My Rating: 4 stars
People seemed to really hate this movie . . . which means that I went into the experience with the gift of low expectations. And, I love when that happens. It always leads to me really enjoying films with mixed reviews. And, I really liked this one. In fact, I’m not really sure why everyone’s feathers got so ruffled. It’s fun, and silly, and even raises some interesting existential questions. I love science fiction, I love Die Antwoord, and I love that cheeky South African accent. What’s not to like about this film?
The story is set in the near future, when robot technology is pretty well established. In fact, the police force has largely been replaced by anthropomorphic, titanium soldiers. And, that’s a benefit, because they are largely bullet proof. That really comes in handy on notoriously dangerous streets of Johannesburg. Human have attempted to avoid the problem of a robot revolution by rigidly controlling the robots’ programming. They aren’t sentient and they can’t make their own decisions. That is, until their developer (Dev Patel) creates a brand new, experimental operating system that may create the spark of consciousness. And that’s how he creates Chappie.
Unfortunately, before Dev can properly train and study this amazing, new, artificial intelligence, the robot is stolen from him by a gang of bank robbers—Die Antwoord and friends. But, Chappie is just learning about the world. His mind is a sponge. This means that during Chappie’s most formative, first days of learning and brain development, he’s picking up some pretty rude material. When Dev finally links back up with his creation, he’s already been molded into a slang-talking, bling-wearing, car-jacking, street tough. It’s a very funny premise.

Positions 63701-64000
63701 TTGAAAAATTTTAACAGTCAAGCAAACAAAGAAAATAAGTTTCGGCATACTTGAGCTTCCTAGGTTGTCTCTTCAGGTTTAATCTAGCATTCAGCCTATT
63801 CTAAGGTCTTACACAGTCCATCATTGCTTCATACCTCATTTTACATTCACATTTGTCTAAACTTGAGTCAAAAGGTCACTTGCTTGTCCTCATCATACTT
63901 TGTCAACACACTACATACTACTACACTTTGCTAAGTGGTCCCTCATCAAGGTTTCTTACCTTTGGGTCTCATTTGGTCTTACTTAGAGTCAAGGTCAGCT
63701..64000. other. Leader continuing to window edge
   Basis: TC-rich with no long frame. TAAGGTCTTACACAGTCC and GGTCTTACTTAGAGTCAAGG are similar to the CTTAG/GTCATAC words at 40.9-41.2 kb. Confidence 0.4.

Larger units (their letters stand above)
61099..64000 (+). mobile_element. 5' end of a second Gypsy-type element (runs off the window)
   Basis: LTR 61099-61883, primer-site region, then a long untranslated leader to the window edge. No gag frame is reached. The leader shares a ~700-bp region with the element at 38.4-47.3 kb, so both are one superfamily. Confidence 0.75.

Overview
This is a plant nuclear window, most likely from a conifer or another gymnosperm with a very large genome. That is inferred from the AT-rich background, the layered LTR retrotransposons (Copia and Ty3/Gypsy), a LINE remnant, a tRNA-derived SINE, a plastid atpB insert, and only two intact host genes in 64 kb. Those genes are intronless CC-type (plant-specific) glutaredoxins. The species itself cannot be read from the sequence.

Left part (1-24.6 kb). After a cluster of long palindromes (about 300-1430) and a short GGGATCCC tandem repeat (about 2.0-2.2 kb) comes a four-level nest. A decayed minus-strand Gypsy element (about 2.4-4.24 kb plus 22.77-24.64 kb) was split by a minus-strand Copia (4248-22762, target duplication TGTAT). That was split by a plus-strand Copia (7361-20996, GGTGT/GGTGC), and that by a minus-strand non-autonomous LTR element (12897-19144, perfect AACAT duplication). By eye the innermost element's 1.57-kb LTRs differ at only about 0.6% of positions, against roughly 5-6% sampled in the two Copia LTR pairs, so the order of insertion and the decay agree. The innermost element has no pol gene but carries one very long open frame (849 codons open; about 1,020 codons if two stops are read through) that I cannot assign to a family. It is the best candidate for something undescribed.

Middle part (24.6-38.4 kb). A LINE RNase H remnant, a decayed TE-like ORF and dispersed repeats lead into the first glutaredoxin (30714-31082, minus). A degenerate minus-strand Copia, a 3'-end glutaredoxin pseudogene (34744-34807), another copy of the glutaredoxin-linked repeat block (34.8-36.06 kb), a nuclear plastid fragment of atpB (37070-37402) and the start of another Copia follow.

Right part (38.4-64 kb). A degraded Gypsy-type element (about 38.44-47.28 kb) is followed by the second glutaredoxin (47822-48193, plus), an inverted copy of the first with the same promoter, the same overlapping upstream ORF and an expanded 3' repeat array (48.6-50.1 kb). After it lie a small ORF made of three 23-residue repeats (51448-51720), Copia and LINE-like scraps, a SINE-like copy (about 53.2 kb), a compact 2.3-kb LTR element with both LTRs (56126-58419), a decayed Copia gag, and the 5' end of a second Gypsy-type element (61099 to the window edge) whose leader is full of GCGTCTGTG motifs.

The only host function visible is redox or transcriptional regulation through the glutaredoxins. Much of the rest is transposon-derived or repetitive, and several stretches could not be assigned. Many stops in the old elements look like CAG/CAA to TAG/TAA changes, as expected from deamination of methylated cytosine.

The movie also features a handful of very interesting casting choices. Of course, I love Die Antwoord. Their antics are hilarious, and their music is infectiously fun. They actually feature much more heavily than I was expecting. They’re almost the main characters. Then there’s Sharlto Copely playing Chappie. I’m not sure whether he just voiced the character, or if he was in a green-screen suit doing the actions, but he is as charismatic as ever. Of course, Sigourney Weaver is well-established as the ball-busting CEO character, as seen in The TV Show, and early on in Working Girl. But, then there’s the interesting choice to cast Hugh Jackman as the primary villain. He’s usually such a happy-go-lucky guy. It’s fun to see him in an evil role. And, all these characters work well together.
My overall conclusion is that I liked this movie. It’s fun and quirky, and explores a couple new ideas. And, I can never see too much of South Africa. Plus, the movie is a little heartwarming too. I really don’t know why critics panned this one as much as they did. Maybe because they were expecting another serious and important movie from Neill Blomkamp, in the same vein of District 9. Expectations can really color your experience. But, I feel comfortable recommending this movie to you guys.